Standard:
02 The automatic gate (see Figure 8C-1) shall consist of a drive mechanism and a fully retroreflectorized red- and white-striped gate arm with lights. When in the down position, the gate arm shall extend across the approaching lanes of highway traffic.
03 In the normal sequence of operation, unless constant warning time detection or other advanced system requires otherwise, the flashing-light signals and the lights on the gate arm (in its normal upright position) shall be activated immediately upon detection of approaching rail traffic. The gate arm shall start its downward motion not less than 3 seconds after the flashing-light signals start to operate, shall reach its horizontal position at least 5 seconds before the arrival of the rail traffic, and shall remain in the down position as long as the rail traffic occupies the grade crossing.
04 When the rail traffic clears the grade crossing, and if no other rail traffic is detected, the gate arm shall ascend to its upright position, following which the flashing-light signals and the lights on the gate arm shall cease operation.
05 Gate arms shall be fully retroreflectorized on both sides and shall have vertical stripes alternately red and white at 16-inch intervals measured horizontally.
 
 
Support:
06 It is acceptable to replace a damaged gate with a gate having vertical stripes even if the other existing gates at the same grade crossing have diagonal stripes; however, it is also acceptable to replace a damaged gate with a gate having diagonal stripes if the other existing gates at the same grade crossing have diagonal stripes in order to maintain consistency per the provisions of Paragraph 24 of the Introduction.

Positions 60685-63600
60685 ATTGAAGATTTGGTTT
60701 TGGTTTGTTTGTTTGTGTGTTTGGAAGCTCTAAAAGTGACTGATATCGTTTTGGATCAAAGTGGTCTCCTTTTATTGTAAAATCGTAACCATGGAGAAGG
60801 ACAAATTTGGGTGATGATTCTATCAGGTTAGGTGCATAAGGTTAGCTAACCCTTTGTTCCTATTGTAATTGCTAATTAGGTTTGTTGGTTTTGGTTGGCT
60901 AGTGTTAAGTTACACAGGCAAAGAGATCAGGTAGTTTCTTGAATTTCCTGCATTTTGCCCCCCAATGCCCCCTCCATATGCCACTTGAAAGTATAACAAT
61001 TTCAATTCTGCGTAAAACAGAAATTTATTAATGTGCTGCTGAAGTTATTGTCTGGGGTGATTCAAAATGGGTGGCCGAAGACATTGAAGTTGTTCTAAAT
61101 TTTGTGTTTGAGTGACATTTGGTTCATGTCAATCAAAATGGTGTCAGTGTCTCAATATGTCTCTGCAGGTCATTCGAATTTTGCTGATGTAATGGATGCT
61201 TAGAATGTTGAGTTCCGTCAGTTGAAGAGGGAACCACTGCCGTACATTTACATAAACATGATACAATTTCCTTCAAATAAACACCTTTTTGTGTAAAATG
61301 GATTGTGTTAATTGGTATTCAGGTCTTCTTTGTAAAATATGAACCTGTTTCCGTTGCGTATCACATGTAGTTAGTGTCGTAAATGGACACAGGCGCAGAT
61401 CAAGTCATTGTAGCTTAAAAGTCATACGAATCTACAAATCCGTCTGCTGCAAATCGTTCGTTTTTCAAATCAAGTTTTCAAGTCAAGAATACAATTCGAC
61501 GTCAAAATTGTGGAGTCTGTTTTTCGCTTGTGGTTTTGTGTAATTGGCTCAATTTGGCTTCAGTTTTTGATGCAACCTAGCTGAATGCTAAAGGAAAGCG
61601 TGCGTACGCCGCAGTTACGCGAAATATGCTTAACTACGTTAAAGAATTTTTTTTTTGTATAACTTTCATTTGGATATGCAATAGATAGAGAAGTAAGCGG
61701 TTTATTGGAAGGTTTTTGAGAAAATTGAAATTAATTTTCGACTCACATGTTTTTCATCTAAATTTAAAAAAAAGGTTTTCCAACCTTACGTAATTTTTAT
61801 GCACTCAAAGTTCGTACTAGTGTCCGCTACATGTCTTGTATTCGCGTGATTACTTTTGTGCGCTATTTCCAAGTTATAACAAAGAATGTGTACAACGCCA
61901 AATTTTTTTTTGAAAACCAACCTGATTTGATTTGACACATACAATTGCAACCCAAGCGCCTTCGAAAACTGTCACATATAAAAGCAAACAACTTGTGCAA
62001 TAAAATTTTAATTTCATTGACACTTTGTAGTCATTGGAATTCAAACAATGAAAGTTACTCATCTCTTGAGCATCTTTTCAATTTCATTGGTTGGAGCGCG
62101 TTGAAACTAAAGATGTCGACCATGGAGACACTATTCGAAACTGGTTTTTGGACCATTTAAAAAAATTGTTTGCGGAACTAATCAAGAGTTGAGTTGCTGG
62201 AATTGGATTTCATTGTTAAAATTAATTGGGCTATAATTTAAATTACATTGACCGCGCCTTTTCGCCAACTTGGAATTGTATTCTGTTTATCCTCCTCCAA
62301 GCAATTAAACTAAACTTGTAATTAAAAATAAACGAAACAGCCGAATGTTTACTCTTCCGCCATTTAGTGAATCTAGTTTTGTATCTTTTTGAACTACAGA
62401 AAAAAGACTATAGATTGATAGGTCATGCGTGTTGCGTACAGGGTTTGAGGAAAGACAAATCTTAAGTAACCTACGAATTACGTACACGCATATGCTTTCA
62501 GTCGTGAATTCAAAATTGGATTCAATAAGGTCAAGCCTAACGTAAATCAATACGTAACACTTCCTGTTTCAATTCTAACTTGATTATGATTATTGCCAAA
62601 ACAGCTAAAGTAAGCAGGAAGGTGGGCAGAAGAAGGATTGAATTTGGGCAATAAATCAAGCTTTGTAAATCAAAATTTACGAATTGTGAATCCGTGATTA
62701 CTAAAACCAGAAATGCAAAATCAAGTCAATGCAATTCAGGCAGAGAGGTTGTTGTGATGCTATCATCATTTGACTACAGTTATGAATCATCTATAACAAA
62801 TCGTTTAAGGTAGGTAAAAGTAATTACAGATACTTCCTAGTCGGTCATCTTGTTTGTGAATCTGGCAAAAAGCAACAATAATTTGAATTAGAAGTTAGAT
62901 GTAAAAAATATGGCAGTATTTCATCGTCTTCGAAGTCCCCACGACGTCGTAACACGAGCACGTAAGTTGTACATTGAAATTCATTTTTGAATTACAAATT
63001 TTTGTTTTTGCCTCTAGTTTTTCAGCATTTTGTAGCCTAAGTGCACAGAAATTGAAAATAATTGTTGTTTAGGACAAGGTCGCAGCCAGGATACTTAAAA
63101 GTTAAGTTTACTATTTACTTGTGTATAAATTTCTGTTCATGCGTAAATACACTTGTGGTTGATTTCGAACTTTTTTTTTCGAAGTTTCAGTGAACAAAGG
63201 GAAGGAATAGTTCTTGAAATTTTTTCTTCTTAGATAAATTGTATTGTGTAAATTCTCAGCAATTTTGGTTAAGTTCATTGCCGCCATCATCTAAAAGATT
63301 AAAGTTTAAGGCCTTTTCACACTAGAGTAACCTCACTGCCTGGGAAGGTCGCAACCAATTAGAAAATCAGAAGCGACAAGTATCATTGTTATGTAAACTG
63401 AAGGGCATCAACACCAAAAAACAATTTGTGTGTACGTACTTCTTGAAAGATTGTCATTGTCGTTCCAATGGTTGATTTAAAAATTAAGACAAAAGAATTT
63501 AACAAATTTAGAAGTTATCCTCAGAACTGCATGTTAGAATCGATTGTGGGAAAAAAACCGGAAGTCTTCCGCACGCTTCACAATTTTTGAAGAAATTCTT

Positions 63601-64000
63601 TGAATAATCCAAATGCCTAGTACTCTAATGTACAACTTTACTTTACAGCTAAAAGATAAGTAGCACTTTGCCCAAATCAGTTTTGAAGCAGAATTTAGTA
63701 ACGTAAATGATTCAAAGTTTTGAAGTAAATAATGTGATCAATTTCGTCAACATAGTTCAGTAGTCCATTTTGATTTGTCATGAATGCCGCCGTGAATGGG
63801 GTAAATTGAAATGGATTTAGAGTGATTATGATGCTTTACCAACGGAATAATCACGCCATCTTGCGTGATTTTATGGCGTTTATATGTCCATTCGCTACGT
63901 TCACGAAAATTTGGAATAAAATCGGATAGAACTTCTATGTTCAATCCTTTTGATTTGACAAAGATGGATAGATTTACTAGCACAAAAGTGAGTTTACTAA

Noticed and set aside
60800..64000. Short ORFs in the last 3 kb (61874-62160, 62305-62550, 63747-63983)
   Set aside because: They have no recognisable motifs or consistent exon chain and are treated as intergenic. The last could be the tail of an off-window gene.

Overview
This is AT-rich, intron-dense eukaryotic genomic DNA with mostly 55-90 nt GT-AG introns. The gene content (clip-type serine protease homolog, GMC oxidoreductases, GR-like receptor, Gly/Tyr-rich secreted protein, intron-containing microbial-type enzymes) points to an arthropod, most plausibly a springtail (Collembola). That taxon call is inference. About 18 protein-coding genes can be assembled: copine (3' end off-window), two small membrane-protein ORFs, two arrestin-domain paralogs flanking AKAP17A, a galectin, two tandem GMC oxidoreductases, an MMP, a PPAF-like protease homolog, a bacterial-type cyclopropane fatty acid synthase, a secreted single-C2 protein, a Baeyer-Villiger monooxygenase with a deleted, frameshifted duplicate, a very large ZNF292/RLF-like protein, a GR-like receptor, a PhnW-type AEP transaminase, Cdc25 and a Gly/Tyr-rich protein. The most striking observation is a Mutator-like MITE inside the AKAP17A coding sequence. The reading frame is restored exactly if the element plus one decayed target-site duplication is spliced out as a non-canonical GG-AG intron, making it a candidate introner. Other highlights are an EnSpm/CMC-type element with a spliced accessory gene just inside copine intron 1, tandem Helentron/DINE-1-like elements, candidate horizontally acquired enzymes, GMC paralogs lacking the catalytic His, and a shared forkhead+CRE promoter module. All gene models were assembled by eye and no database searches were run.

Standard:
07 Gate arms shall have at least three red lights as provided in Figure 8C-1.
08 When activated, the gate arm light nearest the tip shall be illuminated continuously and the other lights shall flash alternately in unison with the flashing-light signals.
09 The entrance gate arm mechanism shall be designed to fail safe in the down position.
Guidance:
10 The gate arm should ascend to its upright position in 12 seconds or less.
11 In its normal upright position, when no rail traffic is approaching or occupying the grade crossing, the gate arm should be either vertical or nearly so (see Figure 8C-1).
12 In the design of individual installations, consideration should be given to timing the operation of the gate arm to accommodate large and/or slow-moving highway vehicles.
13 The gates should cover the approaching highway to block all highway vehicles from being driven around the gate without crossing the center line.
Option:
14 The effectiveness of gates may be enhanced by the use of channelizing devices or raised median islands to discourage driving around lowered automatic gates.
15 Where gates are located in the median, additional median width may be required to provide the minimum clearance for the counterweight supports.
16 Automatic gates may be supplemented by cantilevered flashing-light signals (see Figure 8C-1) where there is a need for additional emphasis or better visibility.
Section 8C.05 Use of Automatic Gates at LRT Grade Crossings
Guidance:
01 Highway-LRT grade crossings in semi-exclusive alignments should be equipped with automatic gates and flashing-light signals (see Sections 8C.02 and 8C.03) where LRT speeds exceed 35 mph.
Option:
02 Where a highway-LRT grade crossing is at a location other than an intersection, where LRT speeds exceed 25 mph, automatic gates and flashing-light signals may be installed.
03 Traffic control signals may be used instead of automatic gates at highway-LRT grade crossings within highway-highway intersections where LRT speeds do not exceed 35 mph. Traffic control signals or flashing-light signals without automatic gates may be used where the crossing is at a location other than an intersection and where LRT speeds do not exceed 25 mph and the roadway is a low-volume street where prevailing speeds do not exceed 25 mph.